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Mimi Review – Movies Rediff.com

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Mimi Review – Movies Rediff.com

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Kriti makes you smile and cry during her unexpected journey, notes Sukanya Verma.

I’m wary of unconventional-sounding stories. They are usually the biggest distributors of stereotypes.

On the surface, Mimi it seems to be about a strong, courageous single mother defying social norms to raise a surrogate child on her own, but what it really says is that a woman’s ultimate satisfaction depends on motherhood.

This is an important role, no question.

But in Mimi this is the only character she is allowed to play, which is ironic considering the main character is an aspiring actress.

Her celluloid dreams are nipped in the bud to become a mother.

Even her name, which sounds like Mom from the mouth of a lisping child, subtly reinforces the thought.

Sublime choice and moral flexibility are regularly shown in the flow of feelings.

And earlier, the controversial topic of surrogate motherhood became the subject of melodramas like Dusri Dulkhan, Chori Chori Chupke Chupke, Filhaal and a Marathi movie Mala Aai Vhaichi! — of which Laxman Utekar Mimi is an official remake in which the emphasis on the emotional consequences took precedence over the legal or medical aspects of such arrangements.

Mimi done away with water stations that prevent a couple from conceiving a child, and moves on to an American couple (Evelyn Edwards, Aidan Whiteock) buying a womb in the small town of Rajasthan.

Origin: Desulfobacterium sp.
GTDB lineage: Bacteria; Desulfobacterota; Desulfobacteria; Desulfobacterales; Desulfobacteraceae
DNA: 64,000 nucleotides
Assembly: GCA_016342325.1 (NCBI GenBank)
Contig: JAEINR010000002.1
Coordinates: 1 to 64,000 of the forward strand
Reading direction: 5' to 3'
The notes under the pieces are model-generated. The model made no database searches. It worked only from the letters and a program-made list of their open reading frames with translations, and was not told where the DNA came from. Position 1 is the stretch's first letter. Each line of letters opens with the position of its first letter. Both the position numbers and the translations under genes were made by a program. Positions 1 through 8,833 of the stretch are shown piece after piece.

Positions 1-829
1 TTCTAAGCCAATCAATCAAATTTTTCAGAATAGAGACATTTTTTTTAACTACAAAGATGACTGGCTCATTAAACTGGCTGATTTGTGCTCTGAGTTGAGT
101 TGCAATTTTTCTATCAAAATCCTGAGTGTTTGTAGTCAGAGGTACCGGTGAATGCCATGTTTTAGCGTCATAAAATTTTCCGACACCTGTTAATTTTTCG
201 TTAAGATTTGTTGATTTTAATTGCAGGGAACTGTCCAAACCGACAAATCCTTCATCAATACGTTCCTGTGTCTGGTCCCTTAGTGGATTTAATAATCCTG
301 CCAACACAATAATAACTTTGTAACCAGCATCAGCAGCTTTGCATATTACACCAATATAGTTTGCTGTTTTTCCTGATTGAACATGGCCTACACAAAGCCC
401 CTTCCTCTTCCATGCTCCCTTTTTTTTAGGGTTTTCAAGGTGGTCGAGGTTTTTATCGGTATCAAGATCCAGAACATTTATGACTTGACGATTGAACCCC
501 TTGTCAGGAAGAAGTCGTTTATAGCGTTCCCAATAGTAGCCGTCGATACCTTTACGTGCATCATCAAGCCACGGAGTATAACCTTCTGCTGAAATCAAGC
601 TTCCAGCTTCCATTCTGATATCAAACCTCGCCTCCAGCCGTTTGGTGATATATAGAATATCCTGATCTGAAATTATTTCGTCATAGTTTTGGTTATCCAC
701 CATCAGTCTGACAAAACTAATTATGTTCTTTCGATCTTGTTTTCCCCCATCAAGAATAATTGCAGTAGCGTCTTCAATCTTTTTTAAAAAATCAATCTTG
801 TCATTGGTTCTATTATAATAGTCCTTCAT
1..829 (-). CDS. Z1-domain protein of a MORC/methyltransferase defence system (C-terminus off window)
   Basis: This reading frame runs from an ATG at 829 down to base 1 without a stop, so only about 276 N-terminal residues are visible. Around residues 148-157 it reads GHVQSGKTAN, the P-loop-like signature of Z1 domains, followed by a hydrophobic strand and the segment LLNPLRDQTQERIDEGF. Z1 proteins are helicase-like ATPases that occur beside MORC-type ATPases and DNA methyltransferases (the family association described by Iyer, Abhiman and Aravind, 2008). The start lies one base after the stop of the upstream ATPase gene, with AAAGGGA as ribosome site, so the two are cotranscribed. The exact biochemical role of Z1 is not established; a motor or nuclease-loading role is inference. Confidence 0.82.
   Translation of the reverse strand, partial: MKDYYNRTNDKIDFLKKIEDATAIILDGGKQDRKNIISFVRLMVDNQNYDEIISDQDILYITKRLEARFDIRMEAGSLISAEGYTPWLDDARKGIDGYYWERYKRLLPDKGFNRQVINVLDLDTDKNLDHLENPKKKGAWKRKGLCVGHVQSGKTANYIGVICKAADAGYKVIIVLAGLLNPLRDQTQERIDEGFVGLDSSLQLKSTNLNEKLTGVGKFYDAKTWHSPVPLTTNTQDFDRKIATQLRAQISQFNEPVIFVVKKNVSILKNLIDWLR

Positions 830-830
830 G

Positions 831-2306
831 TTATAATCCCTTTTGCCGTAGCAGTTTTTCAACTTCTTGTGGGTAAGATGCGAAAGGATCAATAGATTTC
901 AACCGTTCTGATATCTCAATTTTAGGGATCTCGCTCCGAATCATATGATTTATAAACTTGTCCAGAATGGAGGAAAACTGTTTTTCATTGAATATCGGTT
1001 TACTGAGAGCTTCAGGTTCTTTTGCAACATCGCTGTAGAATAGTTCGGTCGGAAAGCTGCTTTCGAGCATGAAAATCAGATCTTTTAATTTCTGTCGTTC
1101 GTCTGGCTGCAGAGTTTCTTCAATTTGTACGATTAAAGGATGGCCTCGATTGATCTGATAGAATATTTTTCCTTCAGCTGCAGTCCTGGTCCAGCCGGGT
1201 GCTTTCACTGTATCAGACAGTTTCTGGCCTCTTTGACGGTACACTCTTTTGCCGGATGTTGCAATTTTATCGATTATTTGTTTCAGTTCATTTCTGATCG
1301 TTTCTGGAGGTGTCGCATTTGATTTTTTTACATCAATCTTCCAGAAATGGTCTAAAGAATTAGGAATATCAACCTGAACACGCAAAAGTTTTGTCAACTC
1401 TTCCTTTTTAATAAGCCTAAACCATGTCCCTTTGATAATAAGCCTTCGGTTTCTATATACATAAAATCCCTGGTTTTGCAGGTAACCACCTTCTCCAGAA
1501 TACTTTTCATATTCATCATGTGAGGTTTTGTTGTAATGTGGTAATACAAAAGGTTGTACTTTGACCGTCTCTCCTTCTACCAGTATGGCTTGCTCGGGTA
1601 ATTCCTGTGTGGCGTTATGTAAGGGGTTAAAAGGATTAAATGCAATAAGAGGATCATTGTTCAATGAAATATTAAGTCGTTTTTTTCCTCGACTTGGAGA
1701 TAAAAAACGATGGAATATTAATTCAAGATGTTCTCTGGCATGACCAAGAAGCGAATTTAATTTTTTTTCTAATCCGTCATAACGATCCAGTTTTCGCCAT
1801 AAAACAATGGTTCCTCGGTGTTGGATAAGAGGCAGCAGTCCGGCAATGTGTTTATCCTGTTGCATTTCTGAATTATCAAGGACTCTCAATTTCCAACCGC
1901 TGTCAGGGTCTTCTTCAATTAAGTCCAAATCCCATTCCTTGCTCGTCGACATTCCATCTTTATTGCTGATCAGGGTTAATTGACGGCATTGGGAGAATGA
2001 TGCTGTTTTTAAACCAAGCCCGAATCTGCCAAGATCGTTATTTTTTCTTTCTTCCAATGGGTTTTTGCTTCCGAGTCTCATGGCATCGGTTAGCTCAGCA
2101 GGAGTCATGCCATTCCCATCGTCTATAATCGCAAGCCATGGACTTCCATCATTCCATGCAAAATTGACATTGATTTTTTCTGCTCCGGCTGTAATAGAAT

“It’s a factory,” the woman chuckles after the merchant’s phone call.

The inconvenient truth in her words is never trampled on, instead we are treated to the folk position number AR Rahman.

Impressed by the brilliant moves of local dancer Mimi (Kriti Sanon), the Caucasian duo offer a paid pregnancy, for which she receives a generous reward, and multi-purpose driver Pankaj Tripathi, a broker’s fee. Mimi’s best friend, the solid Sai Tamhankar, unconditionally supports her and the film.

Finishing the furniture takes more time and thought than this, but in Mimi’s comfortable universe, where the only way to explain surrogacy is through the analogy of a sugar cane and a barren field, the parents (Supriya Pathak, Manoj Pahwa) dress up like Rajasthani dolls and the Muslim is synonymous with every Bollywood stereotype. did you ever know – nothing comes as a surprise.

Just for the obstacle Mimi adds the complication that the unborn leaves the mother to volunteer for all the upbringing.

I would respect this sudden plot twist if Mimi had the courage to own it and not use it as a cheap plot device that he doesn’t intend to respect.

But just like her pregnancy montage, her frustration is also captured in Rahman’s lyrical melody.

Rahman’s songs are filled with soul, especially Rihai De what sounds like Rank De BasantiX Tu Bin Bataye drenched in Enya and elevating the routine of the film to deep work.

Mimi’s wisdom and maternal instincts are as difficult to digest as it is easy to believe in her concern for her ideal figure.

How to untwisted her ‘Devaki bhi tum Yashodha bhi tum‘, Mimi’s mom’s face only appears when she is threatened or defensive. It was never a natural extension of her personality. Her so-called struggles in society are never felt, nor any recollection of her ambitions.

Pankaj Tripathi has the gift of weight, which comes in handy when he needs to demonstrate his decency and humanity as the person standing next to Mimi.

Foreigners get the short end of the stick but seem quite adept at Hindi film school. Ron Don.

Despite vague characterizations and simple conclusions from confusing situations, Mimi points in Kriti Sanon. The actress wholeheartedly transforms into a picture of ambition and affection.

Finding joy in the inexplicable with a proud heart above her head, Kriti makes you smile and cry during her unexpected journey.

Mimi wants to make a mother out of her. What I saw is the birth of an artist.

Mimi is streaming on Netflix.

Rediff Rating:

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